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At the end of the novel the Naval Officer says, "I know. Jolly good show, like The Coral Island." Why did Golding choose to end the novel with such a mistaken view?

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Introduction

At the end of the novel the Naval Officer says, "I know. Jolly good show, like The Coral Island." Why did Golding choose to end the novel with such a mistaken view? At the end of chapter 12 suddenly Ralph looks up to see a naval officer standing over him. The officer tells the boy that his ship has come to the island after seeing the blazing fire in the jungle. Jack's hunters reach the beach; upon seeing the officer, they stop in their tracks. The officer, stunned at the sight of this group of bloodthirsty child-savages, asks Ralph to explain. When he learns what has happened on the island, the officer is reproachful: how could this group of boys, he asks, and English boys at that, have lost all reverence for the rules of civilisation in so short a time? ...read more.

Middle

Golding's use of irony in the novel's last chapter complicates the boundaries between civilisation and savagery, implying that the two are more closely connected than the story has illustrated. After all, the boys' appalling savagery brings about the rescue that their most co-ordinated and purposive efforts were unable to achieve. Still, many readers of Lord of the Flies have criticised its ending, feeling that Ralph's death would have provided a more appropriate conclusion to this dark novel. It is certainly true that the biting irony permeating Golding's characterisation of the naval officer-who is unable to understand how upstanding British lads could have acted with such poor form-is tonally inconsistent with the dramatic register of the rest of the book. In other words, his appearance is somewhat anti-climactic. But it is important to recognise that the novel's ending is not particularly happy, and that the moment in which the officer encounters the boys is not one of pure, untainted joy. ...read more.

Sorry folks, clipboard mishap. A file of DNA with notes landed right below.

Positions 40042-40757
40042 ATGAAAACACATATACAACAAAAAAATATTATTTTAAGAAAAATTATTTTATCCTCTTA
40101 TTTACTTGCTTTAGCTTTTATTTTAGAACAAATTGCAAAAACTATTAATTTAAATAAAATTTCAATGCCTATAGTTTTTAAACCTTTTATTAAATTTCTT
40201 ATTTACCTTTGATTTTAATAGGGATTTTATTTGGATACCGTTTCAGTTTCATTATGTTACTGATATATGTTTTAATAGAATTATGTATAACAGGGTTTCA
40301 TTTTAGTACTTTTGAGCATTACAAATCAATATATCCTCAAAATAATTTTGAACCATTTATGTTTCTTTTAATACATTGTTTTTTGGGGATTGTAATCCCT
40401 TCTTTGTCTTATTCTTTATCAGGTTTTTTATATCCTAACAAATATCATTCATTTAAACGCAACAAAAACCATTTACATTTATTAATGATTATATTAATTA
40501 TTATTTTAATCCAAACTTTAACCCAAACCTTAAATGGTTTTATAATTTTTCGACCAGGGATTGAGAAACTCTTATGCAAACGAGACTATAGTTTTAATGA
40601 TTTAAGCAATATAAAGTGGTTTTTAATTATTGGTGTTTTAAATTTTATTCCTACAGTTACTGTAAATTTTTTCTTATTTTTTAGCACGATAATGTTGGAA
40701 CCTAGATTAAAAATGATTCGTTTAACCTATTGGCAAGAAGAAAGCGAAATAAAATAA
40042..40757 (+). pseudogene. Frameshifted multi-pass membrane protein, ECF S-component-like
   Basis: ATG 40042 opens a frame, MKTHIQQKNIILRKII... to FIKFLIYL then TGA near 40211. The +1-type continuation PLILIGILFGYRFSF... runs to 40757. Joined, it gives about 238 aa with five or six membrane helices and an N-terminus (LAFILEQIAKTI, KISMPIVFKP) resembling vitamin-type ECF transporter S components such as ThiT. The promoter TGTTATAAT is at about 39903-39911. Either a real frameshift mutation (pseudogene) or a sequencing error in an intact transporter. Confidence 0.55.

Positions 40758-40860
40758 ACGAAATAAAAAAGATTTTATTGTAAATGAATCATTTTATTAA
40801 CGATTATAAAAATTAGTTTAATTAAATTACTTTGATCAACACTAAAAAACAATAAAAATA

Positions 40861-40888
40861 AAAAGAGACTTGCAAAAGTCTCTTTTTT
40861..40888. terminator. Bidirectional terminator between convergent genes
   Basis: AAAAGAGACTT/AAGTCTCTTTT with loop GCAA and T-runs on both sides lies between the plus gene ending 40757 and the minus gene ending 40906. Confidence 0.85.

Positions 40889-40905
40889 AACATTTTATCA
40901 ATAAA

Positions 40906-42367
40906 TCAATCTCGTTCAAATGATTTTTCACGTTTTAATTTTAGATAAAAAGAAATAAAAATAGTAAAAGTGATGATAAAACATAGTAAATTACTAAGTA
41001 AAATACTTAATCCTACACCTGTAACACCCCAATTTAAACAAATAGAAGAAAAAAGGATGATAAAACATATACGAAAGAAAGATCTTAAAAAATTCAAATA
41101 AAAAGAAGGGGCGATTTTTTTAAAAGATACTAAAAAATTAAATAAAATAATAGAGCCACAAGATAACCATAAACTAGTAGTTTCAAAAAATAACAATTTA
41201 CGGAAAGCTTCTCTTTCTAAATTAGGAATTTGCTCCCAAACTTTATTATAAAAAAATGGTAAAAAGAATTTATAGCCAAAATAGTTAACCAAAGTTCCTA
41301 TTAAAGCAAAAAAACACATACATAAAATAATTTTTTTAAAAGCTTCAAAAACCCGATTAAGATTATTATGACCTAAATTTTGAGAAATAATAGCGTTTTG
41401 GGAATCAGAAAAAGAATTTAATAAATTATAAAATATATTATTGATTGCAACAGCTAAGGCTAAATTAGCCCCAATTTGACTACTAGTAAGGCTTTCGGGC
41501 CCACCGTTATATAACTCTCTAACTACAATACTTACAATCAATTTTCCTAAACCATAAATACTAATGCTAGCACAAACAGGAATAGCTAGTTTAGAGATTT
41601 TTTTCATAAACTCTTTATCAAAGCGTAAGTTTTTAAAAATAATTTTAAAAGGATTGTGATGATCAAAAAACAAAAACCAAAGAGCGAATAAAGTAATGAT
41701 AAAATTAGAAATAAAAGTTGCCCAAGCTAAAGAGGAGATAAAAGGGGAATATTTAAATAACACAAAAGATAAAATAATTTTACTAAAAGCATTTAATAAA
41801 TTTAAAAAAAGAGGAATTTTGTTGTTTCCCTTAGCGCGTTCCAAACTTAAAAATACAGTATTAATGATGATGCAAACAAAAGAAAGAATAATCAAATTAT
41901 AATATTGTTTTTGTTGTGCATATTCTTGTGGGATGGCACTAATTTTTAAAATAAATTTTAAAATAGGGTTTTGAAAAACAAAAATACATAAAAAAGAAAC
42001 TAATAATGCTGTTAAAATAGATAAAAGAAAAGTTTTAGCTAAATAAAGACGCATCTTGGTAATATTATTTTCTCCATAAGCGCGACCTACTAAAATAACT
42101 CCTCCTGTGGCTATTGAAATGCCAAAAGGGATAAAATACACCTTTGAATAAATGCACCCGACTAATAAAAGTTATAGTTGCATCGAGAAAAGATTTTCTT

Conclusion

This conclusion is not just a trick to make a happy ending; it serves a deeper purpose. We are asked to compare Golding's novel with Coral Island, which was another book with a similar background to this novel. It is also about boys on an island, but instead of turning savage like in Lord of the Flies these boys convert savages that are already on the island into Christians. This gross misinterpretation by the officer shows that society refused to see the evil inside us all. This ending shows that the officer represents society and it's lack of willingness to address evil. " The officer, surrounded by these noises, was moved and a little embarrassed. He turned away to give them time to pull themselves together, and waited, allowing his eyes to rest on the trim cruiser in the distance." By Sarah Du Cass´┐Ż Bottom of Form 1 ...read more.

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